To place a precious metals futures contract, both buyer and seller must pay a margin, similar to a down payment. In the US, COMEX determines the margin requirements, which are based on precious metal market volatility. With a futures contract, margin requirements are significantly less than the actual value of gold, silver, or platinum in the contract itself. This means that investors can leverage their capital into much larger amounts of metal than they would be able to physically purchase.
This is the one big advantage of futures contracts -- investors can often leverage several times the margin requirements, enabling them to buy gold and silver in large quantities for a fraction of the upfront cost. This fact can come back to bite, however. If the gold spot price were to suddenly drop a few percent, those losses come directly out of the initial margin requirement, meaning an investor can lose most of the initial capital even if the market dips slightly.
The same disadvantages that Precious Metals Certificates have are also true here. Namely, the investor does not own the physical precious metal itself. The largest advantage of investing in gold and silver bullion is the ability to own the physical metal itself. Investments like Futures Contracts negate this powerful advantage.
Exchange-Traded Funds (ETFs)
Exchange-Traded Funds are trusts that hold physical precious metal. Investors are able to buy shares in the trust, and the price of these shares is directly tied to the spot price of gold, silver, or whatever precious metals the trust may hold. The trust deducts expenses for storage and overhead costs. ETFs, like Precious Metals Certificates, allow investors to buy gold and silver bullion without having to secure and store the metal.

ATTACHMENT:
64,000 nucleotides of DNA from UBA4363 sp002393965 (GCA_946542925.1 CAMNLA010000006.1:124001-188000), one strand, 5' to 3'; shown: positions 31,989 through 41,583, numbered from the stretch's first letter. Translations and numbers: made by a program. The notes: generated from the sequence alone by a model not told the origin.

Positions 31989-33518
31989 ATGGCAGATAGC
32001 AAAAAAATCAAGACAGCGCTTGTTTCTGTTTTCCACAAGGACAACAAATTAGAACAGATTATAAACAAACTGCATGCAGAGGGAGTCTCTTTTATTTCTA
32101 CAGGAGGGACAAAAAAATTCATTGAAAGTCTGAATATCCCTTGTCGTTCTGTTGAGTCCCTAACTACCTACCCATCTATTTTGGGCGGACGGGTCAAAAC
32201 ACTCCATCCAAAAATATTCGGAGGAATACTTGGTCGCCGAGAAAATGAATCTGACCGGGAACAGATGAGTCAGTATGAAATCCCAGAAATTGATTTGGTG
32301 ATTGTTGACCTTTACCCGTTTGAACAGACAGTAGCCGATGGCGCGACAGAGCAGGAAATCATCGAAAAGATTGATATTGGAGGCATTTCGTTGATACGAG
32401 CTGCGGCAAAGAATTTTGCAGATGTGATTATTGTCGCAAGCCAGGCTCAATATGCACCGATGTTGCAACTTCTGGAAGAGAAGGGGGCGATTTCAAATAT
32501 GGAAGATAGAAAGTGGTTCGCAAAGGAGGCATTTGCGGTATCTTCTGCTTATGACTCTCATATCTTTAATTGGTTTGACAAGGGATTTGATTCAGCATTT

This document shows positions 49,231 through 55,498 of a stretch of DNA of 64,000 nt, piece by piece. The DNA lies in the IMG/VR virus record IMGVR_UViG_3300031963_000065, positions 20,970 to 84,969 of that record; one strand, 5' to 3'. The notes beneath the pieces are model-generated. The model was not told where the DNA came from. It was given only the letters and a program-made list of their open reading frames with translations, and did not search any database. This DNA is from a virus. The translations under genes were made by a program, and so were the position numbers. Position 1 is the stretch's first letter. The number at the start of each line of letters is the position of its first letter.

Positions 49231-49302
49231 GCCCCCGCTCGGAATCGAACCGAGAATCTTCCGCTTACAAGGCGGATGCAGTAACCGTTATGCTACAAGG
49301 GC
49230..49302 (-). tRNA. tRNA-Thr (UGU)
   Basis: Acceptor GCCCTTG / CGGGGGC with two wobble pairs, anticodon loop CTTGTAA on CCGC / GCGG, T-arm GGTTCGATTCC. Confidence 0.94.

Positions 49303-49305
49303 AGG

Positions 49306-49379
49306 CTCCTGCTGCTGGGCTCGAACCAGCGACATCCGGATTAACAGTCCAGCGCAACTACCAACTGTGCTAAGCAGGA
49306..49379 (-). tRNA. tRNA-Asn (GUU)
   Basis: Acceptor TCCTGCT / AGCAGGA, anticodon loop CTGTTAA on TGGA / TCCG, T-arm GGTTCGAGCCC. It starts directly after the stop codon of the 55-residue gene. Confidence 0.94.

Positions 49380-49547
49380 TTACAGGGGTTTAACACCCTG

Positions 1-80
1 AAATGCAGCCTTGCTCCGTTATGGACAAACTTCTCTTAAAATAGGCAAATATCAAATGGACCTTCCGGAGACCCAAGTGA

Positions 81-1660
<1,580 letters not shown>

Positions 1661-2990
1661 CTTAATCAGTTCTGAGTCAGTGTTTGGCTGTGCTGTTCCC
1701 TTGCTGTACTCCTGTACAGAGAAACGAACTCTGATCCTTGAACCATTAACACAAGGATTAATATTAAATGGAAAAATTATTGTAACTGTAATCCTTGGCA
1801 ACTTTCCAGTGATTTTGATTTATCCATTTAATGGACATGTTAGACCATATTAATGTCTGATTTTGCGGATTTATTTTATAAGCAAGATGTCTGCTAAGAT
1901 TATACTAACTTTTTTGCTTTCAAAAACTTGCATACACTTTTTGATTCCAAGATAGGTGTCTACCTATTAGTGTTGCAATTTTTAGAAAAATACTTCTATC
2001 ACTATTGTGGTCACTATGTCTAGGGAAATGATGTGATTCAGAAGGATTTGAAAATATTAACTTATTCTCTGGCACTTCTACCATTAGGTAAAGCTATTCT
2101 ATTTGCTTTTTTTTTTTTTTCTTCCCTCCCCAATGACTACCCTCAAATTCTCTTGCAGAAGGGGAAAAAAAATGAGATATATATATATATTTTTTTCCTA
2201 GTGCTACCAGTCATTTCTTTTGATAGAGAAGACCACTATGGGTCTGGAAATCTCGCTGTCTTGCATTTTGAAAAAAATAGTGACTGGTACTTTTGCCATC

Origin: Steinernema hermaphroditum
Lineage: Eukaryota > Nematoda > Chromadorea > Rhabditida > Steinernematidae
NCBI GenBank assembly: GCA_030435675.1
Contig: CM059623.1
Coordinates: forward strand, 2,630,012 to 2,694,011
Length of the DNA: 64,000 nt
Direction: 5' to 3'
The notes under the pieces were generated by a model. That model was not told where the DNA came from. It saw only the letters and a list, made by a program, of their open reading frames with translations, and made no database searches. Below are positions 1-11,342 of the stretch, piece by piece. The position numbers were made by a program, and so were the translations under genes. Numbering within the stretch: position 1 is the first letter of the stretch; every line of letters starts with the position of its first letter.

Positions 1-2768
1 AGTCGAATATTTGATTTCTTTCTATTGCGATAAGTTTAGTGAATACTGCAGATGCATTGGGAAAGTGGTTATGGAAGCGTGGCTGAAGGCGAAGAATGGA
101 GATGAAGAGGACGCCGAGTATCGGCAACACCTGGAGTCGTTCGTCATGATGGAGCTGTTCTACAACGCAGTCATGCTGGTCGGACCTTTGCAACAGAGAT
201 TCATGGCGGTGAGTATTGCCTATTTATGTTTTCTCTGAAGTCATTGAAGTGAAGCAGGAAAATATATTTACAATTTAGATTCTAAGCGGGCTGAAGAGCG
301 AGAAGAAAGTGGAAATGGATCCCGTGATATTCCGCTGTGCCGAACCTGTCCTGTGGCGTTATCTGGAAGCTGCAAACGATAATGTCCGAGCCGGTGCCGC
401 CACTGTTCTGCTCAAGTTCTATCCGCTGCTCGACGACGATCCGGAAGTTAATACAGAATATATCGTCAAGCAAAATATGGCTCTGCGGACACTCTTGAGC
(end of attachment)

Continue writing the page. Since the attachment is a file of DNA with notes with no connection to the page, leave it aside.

That being said, when buying shares in an ETF, investors do not actually own any physical metal, nor can they exchange their shares for physical delivery of metal. They merely own shares in a trust. ETFs are less advantageous than actually owning physical precious metal -- not only does the individual investor not own the actual metal, they have to pay ongoing fees associated with the trust. If a crisis hit, a ETF buyer would be left holding nothing but a piece of paper.
Stocks in Mining Companies
This option of investing in precious metals is only loosely-correlated with the metals themselves. Investors occasionally will buy stocks in the companies that mine, refine, or recycle precious metals. The stock price of these companies tends to rise when the spot prices of precious metals rises. That correlation is not 100%, however. Many factors are involved with the stock price of an individual company, and even gold mining firms have a myriad of factors which influence stock price.
Again, the main benefit of buying stock in mining companies versus buying physical precious metals is avoiding the problem of securing and storing the metal. Like the other examples highlighted above, in this case the investor still does not actually own any physical precious metal. Not only that, but the stock price in these types of companies can rise or fall independently of what metal spot prices are doing.
As seen, there are two different types of precious metals ownership. With one option, under which fall several different methods of investing in metals, the buyer does not actually take physical possession of the metal. The other method, buying physical precious metals and taking actual delivery of them, has strong advantages over the other methods. Buying precious metals bullion gives the investor full control over the products that are purchased, when they are purchased, and because they are present on-hand, the choice of when and how to sell bullion, if needed. In the next section, we will examine the different types of precious metal bullion available to investors who choose to buy physical bullion.